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Visions Journal

A reminder that this article from our magazine Visions was published more than 1 year ago. It is here for reference only. Some information in it may no longer be current. It also represents the point of the view of the author only. See the author box at the bottom of the article for more about the contributor.

Lisa May

Reprinted from "Criminal Justice" issue of Visions Journal, 2005, 2 (8), p. 31

staff at six Forensic Psychiatric Services (FPS) outpatient clinics across BC and at the inpatient Forensic Psychiatric Hospital (FPH) assess the mental status of people on trial, when the court orders a psychiatric assessment. They determine whether people are mentally fit or unfit to stand trial, or are not criminally responsible due to a mental disorder. The FPH provides in-custody assessments and treatment, and the FPS clinics provide out-of-custody assessments. Clinic staff also offer outpatient support for adults with mental illness who are granted a conditional discharge.

“We supervise people found not criminally responsible or unfit to stand trial, who are living in the community,” explains Sheila Dankwerth, a registered nurse and clinical case manager at the Victoria Forensic Psychiatric Services (FPS) clinic.

The other clinics are located in Vancouver, Nanaimo, Prince George, Kamloops and Surrey. Their multidisciplinary teams include nurses, psychologists, psychiatrists, and court liaison and jail liaison workers.

The Victoria clinic serves an urban area, where clients have fairly ready access to the clinic and community resources. In contrast, the forensic clinics in rural areas, such as the Kamloops and Prince George clinics, cover vast distances and clients may reside in remote communities. Here, staff support clients on an outreach basis and through acting as a liaison with community service providers.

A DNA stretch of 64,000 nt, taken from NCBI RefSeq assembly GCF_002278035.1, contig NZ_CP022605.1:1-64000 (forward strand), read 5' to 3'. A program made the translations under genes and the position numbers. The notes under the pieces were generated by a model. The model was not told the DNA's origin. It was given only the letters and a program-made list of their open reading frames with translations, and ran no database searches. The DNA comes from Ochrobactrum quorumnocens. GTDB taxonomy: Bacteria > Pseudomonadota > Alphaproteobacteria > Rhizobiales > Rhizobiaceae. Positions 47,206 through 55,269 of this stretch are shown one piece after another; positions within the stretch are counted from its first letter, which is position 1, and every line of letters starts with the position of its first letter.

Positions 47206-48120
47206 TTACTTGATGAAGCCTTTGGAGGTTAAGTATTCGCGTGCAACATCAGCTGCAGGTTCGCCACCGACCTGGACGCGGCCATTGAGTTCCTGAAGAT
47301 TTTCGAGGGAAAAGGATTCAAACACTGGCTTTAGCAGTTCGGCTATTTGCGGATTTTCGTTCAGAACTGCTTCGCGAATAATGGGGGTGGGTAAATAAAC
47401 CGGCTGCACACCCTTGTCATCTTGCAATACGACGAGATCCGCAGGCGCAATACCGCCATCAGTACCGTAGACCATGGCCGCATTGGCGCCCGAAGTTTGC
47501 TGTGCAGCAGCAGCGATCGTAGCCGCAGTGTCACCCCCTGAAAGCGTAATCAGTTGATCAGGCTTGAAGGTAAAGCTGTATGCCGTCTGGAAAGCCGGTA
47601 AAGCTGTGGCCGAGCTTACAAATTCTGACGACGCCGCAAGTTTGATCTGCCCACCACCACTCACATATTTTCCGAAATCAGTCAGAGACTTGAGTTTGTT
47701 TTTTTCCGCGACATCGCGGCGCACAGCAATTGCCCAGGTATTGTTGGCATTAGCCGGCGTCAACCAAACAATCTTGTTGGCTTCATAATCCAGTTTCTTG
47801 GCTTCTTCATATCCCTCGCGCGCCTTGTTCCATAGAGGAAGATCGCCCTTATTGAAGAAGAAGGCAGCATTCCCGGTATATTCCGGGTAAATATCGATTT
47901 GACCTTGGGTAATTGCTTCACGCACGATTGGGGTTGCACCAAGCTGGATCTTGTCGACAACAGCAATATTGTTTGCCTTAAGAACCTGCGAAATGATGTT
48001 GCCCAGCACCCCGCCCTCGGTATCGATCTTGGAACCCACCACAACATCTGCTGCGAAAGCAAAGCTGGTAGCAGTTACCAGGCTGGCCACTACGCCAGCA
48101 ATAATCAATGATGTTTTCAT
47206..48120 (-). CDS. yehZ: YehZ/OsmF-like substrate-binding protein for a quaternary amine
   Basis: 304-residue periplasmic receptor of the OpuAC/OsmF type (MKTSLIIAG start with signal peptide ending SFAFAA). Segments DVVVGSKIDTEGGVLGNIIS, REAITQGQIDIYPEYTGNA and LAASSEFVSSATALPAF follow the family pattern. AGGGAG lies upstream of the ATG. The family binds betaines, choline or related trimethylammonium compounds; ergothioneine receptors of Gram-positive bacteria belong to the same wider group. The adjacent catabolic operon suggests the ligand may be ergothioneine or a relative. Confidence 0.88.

Under the Criminal Code of Canada, the BC Review Board must regularly review the cases of people, both in and out of custody, found not criminally responsible or unfit to stand trial. For those living in the community, the case manager and psychiatrist produce a report outlining a client’s response to treatment, substance use management and integration into community living to help the Board make a decision about future conditions. The Board can order clients who need hospitalization to FPH, or can extend the conditional discharge, which clinic staff continue to oversee.

“We monitor clients’ progress in treatment and adherence to the Review Board conditions,” says Dank­­werth. “We also assess and treat offenders on bail, probation and parole.”

A day in the life at the Victoria FPS clinic

“My morning usually begins with a few appointments at the clinic,” says Dankwerth. “When new clients come in, we do an intake assessment to determine their mental health status, substance use patterns and support needs. With regular clients, we discuss how they’re doing and what’s been happening in their lives to assess whether their mental status and situation are stable. We check on their housing and relationships with friends and family

“Over the day, I work with my colleagues to provide support services like medication, anger and substance use management.